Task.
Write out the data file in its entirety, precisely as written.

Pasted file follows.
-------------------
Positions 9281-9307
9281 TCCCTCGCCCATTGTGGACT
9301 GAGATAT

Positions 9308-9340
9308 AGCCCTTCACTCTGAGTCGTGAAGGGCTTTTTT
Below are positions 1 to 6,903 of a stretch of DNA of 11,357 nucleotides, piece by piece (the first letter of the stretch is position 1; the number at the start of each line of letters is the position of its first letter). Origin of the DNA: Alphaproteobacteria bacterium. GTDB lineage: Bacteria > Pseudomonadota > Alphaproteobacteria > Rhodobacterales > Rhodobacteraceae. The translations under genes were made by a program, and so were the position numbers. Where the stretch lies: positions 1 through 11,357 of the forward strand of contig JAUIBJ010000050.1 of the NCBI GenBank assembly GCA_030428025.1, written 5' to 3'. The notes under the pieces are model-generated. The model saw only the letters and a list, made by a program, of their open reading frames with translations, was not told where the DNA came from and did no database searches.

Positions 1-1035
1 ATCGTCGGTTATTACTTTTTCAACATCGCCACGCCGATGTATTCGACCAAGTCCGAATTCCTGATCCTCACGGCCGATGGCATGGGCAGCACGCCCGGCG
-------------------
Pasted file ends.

Positions 9281-9307
9281 TCCCTCGCCCATTGTGGACT
9301 GAGATAT

Positions 9308-9340
9308 AGCCCTTCACTCTGAGTCGTGAAGGGCTTTTTT
Below are positions 1 to 6,903 of a stretch of DNA of 11,357 nucleotides, piece by piece (the first letter of the stretch is position 1; the number at the start of each line of letters is the position of its first letter). Origin of the DNA: Alphaproteobacteria bacterium. GTDB lineage: Bacteria > Pseudomonadota > Alphaproteobacteria > Rhodobacterales > Rhodobacteraceae. The translations under genes were made by a program, and so were the position numbers. Where the stretch lies: positions 1 through 11,357 of the forward strand of contig JAUIBJ010000050.1 of the NCBI GenBank assembly GCA_030428025.1, written 5' to 3'. The notes under the pieces are model-generated. The model saw only the letters and a list, made by a program, of their open reading frames with translations, was not told where the DNA came from and did no database searches.

Positions 1-1035
1 ATCGTCGGTTATTACTTTTTCAACATCGCCACGCCGATGTATTCGACCAAGTCCGAATTCCTGATCCTCACGGCCGATGGCATGGGCAGCACGCCCGGCG